There’s actually such a thing as “devil’s music”. No, we’re not talking about satanic backmasking. We’re talking about dissonance. While this technique might not sound as entertaining as playing a song backward and decoding satanic messages, take a listen to this.

The key to the unsettling sound of Halloween’s theme song lies in the awkward tonality achieved from a dissonant interval. Interval is a relationship, or tone, between two notes and it can either be pleasant/consonant (think Christmas music) or unnerving/dissonant.

Tritone and Half Step

There are many classifications of dissonance out there, but tritone — the interval made up of 6 notes — is the one with the most squirming effects. Simply put, tritone sounds unresolved, like something is left hanging. As a result, it gives a feeling of floating suspense.

Here’s a melodic tritone laid out for you in the project. Listen again to the strings above how the devil’s tone sounds on Soundation.

Half step dissonance is another commonly used tactic in horror movies. Basically the shortest interval between two notes, half step conveys a sense of lurking danger and rising threats. And when it comes to lurking danger, nothing beats the fear of shark attacks and the thrilling bass line behind Jaws theme.

If this sounds all too theoretical to you, don’t worry. We also got half step for you in the project. Just double click the theremin track to open up the note editor and you’ll see what we mean.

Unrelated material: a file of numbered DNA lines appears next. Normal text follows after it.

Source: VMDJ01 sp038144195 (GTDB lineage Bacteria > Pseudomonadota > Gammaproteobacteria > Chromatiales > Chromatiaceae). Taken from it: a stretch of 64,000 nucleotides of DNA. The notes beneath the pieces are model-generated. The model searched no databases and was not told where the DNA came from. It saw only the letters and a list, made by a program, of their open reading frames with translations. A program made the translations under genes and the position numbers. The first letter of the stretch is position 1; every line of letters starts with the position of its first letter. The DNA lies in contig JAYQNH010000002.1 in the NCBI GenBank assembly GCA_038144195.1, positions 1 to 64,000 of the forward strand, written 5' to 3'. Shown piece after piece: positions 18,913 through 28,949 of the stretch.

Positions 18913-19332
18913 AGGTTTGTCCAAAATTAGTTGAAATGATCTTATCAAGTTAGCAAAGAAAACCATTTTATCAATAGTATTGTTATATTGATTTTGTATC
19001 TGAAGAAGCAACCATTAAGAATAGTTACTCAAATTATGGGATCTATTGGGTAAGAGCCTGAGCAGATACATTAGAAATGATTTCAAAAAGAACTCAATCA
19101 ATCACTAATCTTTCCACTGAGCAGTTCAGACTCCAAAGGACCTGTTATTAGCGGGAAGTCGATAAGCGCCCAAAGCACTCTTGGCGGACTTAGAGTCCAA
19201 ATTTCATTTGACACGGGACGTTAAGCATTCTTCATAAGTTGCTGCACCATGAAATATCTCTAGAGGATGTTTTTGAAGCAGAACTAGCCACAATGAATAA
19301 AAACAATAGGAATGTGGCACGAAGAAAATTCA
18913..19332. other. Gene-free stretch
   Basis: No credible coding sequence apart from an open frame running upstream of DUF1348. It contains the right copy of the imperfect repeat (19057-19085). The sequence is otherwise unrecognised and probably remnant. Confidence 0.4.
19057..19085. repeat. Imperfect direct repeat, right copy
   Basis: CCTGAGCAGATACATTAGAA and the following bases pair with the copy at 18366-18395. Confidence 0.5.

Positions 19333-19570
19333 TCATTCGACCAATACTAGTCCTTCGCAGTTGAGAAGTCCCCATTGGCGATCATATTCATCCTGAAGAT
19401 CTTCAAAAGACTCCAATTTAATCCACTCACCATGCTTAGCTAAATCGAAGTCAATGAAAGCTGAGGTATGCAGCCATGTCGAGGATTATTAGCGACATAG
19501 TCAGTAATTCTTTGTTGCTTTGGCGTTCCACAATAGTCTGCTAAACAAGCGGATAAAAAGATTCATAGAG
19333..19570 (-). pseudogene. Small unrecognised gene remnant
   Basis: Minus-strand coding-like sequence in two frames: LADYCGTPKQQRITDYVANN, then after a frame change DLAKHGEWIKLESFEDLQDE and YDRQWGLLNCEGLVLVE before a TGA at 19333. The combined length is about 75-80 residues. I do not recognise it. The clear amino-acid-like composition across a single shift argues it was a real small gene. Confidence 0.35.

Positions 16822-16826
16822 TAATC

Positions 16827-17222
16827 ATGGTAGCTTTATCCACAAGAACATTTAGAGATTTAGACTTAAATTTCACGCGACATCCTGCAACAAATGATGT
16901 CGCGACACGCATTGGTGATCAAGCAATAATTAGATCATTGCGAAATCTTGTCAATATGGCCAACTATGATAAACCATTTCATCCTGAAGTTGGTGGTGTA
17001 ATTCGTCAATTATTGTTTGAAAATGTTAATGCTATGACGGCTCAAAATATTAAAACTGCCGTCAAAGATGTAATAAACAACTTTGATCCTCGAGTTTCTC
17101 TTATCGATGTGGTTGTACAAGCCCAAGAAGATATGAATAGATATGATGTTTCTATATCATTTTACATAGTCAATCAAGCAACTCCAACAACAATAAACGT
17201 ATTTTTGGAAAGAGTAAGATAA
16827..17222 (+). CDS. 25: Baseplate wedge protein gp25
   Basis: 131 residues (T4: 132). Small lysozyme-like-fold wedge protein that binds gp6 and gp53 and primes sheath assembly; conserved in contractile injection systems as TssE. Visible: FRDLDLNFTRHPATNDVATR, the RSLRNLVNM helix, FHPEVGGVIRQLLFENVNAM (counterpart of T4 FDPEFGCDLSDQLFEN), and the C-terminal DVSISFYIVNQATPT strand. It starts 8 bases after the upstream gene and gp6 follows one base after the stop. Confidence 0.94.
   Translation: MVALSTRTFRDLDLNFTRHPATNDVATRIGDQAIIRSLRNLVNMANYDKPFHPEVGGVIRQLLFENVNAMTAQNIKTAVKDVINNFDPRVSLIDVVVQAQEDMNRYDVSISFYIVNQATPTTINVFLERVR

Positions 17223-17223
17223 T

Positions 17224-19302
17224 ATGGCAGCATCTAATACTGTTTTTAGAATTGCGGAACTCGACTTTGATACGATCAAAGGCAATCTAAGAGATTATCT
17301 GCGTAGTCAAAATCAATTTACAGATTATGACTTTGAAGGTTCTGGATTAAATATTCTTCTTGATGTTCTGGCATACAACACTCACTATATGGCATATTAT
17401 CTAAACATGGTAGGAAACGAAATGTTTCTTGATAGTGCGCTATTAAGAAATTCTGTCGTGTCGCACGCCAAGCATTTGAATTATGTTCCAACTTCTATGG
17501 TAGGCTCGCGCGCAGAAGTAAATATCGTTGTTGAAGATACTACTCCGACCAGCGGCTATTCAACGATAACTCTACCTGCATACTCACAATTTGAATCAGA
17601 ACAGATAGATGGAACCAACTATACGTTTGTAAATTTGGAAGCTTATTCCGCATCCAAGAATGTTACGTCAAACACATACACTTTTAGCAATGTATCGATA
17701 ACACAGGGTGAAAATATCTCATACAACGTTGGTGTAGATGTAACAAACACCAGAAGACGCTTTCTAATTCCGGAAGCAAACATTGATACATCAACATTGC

Diminished Chord and Minor Harmony

Dissonance can also be achieved with chords. Similar to a minor chord, a diminished chord makes use of tritone, making it sound “off”, incomplete and just plain weird. (Imagine being in conversation with someone who continues to stop talking mid-sentence.) Because of the feelings of unease and tension they signal, diminished chords are ideal sounds for ghosts and ghouls.

To see what diminished chord looks like, open up a note editor from the organ sounds in the studio and have a look for yourself!

6. Heartbeat Rhythm

You know things are about to go down when you hear beep beep sounds of a heart monitor in films or the heartbeats of a character in video games. Similarly, repeated melodic or rhythmic pattern in music replicating the sounds of a human heartbeat has mysterious, ominous overtones and is often used to keep listeners on the edge of their seat.

Take inspiration from this spooky anthem, and try this beat pattern using Drum Machine on Soundation to add ghostly suspense to your song. Here’s how the beats look like in the project.

Those are the six ingredients of the witches’ cauldron of Halloween sound! Take a listen down below to one-minute horror music made up of all these deadly ingredients.

Download a project file now to get the song. (To open it in the studio, click ‘File’ and ‘Load .sng file’.) Add audio loops from our Halloween Kit and make it even scarier. But don’t forget the kit will be gone from the sound library at midnight October 31! Have some fang-tastic fun cooking up spooky Dracula-type music this Halloween.